The GCVS Suspected Variable Star prefix NSV (for New Suspected Variable) together with a running number (from 1 to 14811 for stars in the original 1982 NSV Catalog, and from 15001 to 26206 for stars in the 1998 Supplement to the NSV). Leading zeroes have been removed from the running number. One entry (NSV 10360) has a letter suffix of A, and thus, to be completely accurate, should be referred to as NSV 10360A, according to the CDS documentation.

The NSV Catalog running number (from 1 to 14811 for stars in the original 1982 NSV Catalog, and from 15001 to 26206 for stars in the 1998 Supplement to the NSV). Leading zeroes have been removed from the running number, notice.

The NSV Catalog letter suffix, used only for one entry (NSV 10360) which has a letter suffix of A, and thus should be referred to as NSV 10360A, according to the CDS documentation.

This is a flag that is set to the value of '-' if a star's variability seems doubtful or erroneous according to the compilers of the NSV Catalog.

This is a flag that is set to 'Y' if there are remarks on the star in the file

The remarks contain information covering situations such as, e.g.:

The Right Ascension of the star in the specified equinox. This was given to a precision of 0.1 seconds of time in the originating table, and in both B1950 and J2000 equatorial coordinates.

The Declination of the star in the specified equinox. This was given to a precision of 1 arcsecond in the originating table, and in both J2000 and B1950 equatorial coordinates.

The Galactic Longitude of the star.

The Galactic Latitude of the star.

This is a code flag describing the positional accuracy, as follows:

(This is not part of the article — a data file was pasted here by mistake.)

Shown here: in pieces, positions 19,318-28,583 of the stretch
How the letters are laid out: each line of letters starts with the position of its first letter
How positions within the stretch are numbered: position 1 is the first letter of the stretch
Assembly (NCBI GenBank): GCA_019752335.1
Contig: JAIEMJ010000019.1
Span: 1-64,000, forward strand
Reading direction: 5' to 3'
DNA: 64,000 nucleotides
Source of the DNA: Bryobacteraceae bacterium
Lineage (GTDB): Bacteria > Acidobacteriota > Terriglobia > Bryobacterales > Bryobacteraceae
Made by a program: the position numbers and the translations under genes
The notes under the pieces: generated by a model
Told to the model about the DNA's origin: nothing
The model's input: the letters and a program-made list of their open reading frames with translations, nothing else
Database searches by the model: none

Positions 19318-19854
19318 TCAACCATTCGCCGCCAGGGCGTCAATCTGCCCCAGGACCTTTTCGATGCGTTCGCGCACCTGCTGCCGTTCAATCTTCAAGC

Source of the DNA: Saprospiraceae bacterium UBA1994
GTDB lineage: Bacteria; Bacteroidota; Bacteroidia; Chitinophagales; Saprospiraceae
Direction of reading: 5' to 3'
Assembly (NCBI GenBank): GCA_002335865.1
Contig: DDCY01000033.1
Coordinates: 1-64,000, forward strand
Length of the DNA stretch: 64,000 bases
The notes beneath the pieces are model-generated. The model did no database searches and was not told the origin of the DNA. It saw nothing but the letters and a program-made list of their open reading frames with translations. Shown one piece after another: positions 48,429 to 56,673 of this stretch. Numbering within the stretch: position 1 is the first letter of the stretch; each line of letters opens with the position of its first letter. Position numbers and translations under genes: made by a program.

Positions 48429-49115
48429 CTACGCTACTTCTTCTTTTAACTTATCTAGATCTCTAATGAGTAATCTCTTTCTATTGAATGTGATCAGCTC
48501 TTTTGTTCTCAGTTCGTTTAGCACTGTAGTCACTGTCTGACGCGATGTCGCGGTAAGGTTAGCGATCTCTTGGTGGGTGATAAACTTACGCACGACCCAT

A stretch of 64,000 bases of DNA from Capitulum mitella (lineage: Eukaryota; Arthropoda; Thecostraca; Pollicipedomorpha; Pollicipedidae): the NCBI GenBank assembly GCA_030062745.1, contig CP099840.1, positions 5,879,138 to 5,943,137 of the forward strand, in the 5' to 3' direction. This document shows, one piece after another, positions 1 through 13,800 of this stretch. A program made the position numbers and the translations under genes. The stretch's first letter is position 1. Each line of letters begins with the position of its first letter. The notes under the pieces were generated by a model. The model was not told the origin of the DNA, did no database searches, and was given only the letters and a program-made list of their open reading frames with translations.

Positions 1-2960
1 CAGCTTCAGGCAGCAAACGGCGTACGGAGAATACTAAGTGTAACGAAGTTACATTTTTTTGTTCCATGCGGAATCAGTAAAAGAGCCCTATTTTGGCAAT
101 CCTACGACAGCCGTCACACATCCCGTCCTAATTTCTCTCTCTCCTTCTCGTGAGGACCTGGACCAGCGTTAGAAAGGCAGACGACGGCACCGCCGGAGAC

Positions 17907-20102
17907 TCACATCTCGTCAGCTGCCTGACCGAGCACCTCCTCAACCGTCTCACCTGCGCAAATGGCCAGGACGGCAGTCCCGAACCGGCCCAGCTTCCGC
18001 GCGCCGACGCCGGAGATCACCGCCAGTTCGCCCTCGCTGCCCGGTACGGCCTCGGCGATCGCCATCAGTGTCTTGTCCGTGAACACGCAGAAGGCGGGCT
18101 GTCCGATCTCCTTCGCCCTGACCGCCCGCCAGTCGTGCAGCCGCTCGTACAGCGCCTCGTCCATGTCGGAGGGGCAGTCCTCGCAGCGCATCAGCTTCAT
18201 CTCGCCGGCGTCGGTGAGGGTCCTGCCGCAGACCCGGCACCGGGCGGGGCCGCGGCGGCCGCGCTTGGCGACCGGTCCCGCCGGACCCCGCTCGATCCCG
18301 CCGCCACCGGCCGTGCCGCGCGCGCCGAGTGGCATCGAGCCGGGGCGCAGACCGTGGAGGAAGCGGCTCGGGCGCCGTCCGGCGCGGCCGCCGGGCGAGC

The type of variability according to the GCVS (4th Edition) variability classification scheme, with the addition of six new types (ZZO, AM, R, BE, LBV, BLBOO) that were introduced in the Name-Lists 67-72 and in the GCVS vol. V. Descriptions of the 6 new types only are given below, while the entire classification scheme is described in the file The new types are:

This is a limit flag for the maximum magnitude: '<' indicates that the max_mag value given is a numerical upper limit, i.e., the actual maximum magnitude may be brighter than this value, while '>' means that the max_mag value given is a numerical lower limit, i.e., the actual maximum magnitude may be fainter than this value.

The apparent magnitude at maximum brightness. Magnitudes are reported to hundredths if the observations are photoelectric or CCD, to tenths or whole magnitudes if they are not. If only an amplitude has been measured photoelectrically, then the maximum magnitude is generally given to tenths only and the minimum is reported to hundredths.

This flag is set to ':' if the maximum magnitude is considered uncertain.

This field may contain flag(s) indicating limit and/or amplitude for the min_mag value.

If the field contains '(', that indicates that the quoted min_mag value is an amplitude relative to the value of the max_mag parameter, rather than the actual minimum magnitude, and the limit, if present, applies to this amplitude.

If the value is '>', then the min_mag value given is a bright limit, i.e., the actual minimum magnitude may be fainter than this value, while if the value is '<', then the min_mag value given is a faint limit, i.e., the actual minimum magnitude may be brighter than this value.